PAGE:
Iranian hackers have carried out some of the most disruptive acts of digital sabotage of the last decade, wiping entire computer networks in waves of cyberattacks across the Middle East and occasionally even the US. But now one of Iran's most active hacker groups appears to have shifted focus. Rather than just standard IT networks, they're targeting the physical control systems used in electric utilities, manufacturing, and oil refineries.
At the CyberwarCon conference in Arlington, Virginia, on Thursday, Microsoft security researcher Ned Moran plans to present new findings from the company's threat intelligence group that show a shift in the activity of the Iranian hacker group APT33, also known by the names Holmium, Refined Kitten, or Elfin. Microsoft has watched the group carry out so-called password-spraying attacks over the past year that try just a few common passwords across user accounts at tens of thousands of organizations. That's generally considered a crude and indiscriminate form of hacking. But over the last two months, Microsoft says APT33 has significantly narrowed its password spraying to around 2,000 organizations per month, while increasing the number of accounts targeted at each of those organizations almost tenfold on average.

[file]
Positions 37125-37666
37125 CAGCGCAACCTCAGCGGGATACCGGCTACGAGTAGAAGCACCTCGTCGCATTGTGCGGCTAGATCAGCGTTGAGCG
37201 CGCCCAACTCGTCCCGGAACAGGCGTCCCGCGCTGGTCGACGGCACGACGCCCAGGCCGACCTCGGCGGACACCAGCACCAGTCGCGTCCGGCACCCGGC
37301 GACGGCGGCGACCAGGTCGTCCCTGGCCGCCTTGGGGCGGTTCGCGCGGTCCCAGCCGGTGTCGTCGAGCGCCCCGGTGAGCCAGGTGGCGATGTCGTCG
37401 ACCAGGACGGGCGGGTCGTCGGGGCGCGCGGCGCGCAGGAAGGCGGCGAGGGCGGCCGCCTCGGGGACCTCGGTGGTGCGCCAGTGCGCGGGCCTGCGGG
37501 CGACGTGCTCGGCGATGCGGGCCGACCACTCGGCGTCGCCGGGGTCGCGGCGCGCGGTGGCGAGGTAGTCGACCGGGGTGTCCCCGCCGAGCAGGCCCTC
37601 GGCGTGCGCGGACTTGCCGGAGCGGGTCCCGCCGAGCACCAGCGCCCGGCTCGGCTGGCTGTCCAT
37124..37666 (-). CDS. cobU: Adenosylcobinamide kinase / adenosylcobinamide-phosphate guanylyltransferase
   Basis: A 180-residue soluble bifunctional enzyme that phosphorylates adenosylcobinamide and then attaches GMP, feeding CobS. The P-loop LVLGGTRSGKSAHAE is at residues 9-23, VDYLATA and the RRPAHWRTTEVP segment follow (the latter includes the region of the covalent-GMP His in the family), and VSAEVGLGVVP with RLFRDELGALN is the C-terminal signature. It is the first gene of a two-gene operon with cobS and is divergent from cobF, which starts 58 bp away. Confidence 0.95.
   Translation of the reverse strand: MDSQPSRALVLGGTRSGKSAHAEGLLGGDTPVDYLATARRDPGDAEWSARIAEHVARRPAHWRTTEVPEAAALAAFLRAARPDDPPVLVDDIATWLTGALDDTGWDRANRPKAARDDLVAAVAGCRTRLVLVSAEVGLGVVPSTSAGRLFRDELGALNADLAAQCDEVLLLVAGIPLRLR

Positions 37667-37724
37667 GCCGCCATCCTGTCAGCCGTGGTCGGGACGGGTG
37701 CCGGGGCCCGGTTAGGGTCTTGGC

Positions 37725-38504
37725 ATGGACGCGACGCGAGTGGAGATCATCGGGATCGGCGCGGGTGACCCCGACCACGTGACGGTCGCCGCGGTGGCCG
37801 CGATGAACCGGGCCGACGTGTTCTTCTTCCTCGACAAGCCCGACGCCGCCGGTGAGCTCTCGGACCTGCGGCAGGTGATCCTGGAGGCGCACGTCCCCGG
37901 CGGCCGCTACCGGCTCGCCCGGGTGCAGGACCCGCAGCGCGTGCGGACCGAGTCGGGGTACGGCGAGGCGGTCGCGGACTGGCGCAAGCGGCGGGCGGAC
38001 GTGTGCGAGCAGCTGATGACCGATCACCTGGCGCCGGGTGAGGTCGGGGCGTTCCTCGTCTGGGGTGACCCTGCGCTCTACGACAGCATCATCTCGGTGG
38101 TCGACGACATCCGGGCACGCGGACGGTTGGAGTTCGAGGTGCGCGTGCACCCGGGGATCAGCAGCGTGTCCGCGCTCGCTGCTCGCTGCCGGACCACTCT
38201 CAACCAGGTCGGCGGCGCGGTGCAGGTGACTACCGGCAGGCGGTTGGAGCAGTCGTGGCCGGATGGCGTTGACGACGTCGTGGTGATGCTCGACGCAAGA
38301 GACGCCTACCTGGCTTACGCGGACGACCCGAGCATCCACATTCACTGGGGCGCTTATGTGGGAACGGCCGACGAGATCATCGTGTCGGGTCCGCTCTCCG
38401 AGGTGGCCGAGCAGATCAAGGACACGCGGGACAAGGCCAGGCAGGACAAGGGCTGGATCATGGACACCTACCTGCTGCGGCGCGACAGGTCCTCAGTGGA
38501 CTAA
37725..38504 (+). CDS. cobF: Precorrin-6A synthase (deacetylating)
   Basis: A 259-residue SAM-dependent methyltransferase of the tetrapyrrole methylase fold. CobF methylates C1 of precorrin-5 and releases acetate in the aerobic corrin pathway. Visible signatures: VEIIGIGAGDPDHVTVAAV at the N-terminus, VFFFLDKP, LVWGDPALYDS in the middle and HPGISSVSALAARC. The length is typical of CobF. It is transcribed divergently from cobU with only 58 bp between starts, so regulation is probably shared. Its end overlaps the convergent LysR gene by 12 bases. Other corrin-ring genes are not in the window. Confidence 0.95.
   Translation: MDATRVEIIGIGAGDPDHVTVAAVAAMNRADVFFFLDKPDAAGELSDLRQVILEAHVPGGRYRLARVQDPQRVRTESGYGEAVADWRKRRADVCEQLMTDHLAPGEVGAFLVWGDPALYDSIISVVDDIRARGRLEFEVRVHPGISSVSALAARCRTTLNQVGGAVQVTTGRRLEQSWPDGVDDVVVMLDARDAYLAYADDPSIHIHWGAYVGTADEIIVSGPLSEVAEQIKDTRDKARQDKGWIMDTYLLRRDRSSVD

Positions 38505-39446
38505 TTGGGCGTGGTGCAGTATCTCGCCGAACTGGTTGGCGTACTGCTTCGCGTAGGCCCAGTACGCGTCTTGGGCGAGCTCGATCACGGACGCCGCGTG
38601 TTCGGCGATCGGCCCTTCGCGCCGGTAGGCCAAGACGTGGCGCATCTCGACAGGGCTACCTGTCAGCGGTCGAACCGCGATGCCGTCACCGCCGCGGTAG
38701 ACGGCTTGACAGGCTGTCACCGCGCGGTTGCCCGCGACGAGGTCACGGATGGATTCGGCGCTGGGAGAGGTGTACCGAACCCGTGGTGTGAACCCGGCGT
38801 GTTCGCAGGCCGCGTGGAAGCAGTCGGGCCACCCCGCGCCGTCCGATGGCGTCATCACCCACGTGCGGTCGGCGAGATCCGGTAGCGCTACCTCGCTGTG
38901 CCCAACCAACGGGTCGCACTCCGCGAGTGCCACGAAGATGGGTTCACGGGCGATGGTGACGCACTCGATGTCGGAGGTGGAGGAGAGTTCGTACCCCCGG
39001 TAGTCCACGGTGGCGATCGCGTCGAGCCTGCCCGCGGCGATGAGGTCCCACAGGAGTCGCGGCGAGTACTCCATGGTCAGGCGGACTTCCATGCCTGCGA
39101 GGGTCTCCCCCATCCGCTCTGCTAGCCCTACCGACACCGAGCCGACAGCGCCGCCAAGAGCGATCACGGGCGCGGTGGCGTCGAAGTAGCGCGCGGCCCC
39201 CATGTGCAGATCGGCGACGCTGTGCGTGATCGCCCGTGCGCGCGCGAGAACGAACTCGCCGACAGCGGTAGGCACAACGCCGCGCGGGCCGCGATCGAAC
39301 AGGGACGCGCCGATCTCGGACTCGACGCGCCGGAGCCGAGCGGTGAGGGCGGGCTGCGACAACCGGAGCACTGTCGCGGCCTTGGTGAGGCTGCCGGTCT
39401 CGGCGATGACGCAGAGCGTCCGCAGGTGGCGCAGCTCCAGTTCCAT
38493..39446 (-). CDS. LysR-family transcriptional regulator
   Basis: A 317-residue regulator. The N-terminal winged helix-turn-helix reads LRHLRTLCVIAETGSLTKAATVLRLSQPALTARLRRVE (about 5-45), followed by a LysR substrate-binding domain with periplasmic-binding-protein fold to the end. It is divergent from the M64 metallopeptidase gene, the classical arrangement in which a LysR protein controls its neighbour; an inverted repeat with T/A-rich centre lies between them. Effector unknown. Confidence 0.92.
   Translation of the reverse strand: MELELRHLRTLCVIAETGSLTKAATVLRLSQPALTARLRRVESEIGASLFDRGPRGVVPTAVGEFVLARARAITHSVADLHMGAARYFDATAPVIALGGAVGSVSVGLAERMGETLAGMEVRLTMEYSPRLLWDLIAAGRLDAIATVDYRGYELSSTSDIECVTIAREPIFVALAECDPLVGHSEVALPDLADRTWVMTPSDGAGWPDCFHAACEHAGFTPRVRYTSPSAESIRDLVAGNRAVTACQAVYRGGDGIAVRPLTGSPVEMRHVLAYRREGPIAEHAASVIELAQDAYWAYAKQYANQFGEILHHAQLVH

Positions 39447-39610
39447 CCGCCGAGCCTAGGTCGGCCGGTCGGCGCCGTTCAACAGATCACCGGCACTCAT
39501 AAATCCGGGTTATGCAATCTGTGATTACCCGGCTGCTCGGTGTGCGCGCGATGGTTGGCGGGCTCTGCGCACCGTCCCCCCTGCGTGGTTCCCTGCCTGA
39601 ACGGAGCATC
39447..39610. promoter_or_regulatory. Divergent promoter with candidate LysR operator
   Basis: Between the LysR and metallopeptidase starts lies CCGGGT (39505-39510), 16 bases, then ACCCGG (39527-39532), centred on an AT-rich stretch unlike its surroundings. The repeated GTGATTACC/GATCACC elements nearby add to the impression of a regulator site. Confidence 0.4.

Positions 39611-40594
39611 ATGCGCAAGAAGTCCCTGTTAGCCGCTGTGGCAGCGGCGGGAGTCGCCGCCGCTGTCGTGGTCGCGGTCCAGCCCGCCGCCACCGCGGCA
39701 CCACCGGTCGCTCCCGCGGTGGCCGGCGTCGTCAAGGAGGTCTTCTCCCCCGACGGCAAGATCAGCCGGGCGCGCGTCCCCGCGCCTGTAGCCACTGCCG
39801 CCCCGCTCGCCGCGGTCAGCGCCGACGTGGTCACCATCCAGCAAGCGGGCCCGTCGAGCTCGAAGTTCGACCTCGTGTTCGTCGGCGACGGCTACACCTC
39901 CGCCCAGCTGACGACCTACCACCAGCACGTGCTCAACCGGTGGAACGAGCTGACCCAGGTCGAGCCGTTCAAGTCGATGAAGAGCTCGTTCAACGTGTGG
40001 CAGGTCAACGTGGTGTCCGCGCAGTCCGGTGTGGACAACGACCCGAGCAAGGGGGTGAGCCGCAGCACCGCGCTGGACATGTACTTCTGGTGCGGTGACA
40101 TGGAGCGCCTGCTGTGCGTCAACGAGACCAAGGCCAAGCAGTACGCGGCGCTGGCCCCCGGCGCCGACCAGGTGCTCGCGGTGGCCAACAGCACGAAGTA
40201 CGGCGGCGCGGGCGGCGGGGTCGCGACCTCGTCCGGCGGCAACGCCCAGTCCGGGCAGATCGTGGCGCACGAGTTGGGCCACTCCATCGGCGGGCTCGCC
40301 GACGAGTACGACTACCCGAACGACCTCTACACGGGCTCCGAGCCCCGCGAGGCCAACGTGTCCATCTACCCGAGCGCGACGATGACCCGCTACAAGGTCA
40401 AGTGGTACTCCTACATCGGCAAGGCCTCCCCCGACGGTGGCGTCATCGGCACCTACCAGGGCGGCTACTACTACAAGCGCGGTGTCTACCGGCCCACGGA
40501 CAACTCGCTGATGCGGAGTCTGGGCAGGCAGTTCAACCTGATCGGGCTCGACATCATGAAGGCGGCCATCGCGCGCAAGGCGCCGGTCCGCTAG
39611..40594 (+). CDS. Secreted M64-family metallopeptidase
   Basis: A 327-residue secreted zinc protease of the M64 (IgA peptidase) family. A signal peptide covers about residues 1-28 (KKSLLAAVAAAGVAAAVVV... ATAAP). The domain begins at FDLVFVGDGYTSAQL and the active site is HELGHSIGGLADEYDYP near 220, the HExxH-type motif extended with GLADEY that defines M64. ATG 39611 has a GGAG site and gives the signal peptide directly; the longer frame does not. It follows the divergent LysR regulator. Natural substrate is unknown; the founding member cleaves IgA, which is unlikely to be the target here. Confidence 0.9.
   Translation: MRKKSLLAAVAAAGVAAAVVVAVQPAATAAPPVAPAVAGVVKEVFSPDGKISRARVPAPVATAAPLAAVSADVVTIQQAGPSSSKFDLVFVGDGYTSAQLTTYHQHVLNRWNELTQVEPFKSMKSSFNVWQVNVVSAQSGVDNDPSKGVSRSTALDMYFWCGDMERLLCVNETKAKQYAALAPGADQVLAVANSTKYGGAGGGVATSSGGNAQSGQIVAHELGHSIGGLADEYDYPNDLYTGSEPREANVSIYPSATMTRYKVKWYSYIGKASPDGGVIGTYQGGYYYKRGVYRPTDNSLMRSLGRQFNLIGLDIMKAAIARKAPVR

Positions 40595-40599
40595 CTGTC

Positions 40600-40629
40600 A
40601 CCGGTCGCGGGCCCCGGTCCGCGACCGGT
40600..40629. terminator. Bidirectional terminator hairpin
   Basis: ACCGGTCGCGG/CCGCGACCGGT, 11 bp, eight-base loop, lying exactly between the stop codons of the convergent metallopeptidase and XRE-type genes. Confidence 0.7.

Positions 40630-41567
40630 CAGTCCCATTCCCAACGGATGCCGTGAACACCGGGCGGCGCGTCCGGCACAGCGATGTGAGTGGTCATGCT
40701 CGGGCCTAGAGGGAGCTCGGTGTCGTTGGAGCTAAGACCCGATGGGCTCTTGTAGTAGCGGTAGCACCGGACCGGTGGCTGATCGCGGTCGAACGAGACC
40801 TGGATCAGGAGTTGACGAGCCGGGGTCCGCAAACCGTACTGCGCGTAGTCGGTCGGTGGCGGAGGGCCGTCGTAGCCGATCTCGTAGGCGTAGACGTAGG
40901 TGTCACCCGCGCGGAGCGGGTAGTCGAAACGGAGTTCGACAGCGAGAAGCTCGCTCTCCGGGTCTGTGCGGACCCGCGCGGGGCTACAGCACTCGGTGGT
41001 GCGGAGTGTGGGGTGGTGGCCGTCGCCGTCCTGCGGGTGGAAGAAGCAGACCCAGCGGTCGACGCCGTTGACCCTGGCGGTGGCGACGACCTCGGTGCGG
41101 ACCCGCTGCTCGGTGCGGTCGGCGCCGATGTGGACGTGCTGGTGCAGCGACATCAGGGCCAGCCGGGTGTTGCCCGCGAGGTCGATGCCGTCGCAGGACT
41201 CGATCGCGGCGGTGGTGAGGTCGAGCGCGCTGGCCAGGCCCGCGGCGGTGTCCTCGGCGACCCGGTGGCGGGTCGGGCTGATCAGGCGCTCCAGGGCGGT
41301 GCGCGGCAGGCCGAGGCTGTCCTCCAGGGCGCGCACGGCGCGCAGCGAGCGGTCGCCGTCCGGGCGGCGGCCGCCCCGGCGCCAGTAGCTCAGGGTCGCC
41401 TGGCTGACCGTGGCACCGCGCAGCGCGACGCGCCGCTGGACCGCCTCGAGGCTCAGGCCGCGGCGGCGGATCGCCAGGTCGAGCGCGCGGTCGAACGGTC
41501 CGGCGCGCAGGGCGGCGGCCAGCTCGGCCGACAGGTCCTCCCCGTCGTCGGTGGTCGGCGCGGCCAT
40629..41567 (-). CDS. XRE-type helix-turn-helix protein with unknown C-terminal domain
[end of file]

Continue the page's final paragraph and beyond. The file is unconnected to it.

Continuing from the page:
Microsoft ranked those targets by the number of accounts hackers tried to crack; Moran says about half of the top 25 were manufacturers, suppliers, or maintainers of industrial control system equipment. In total, Microsoft says it has seen APT33 target dozens of those industrial equipment and software firms since mid-October.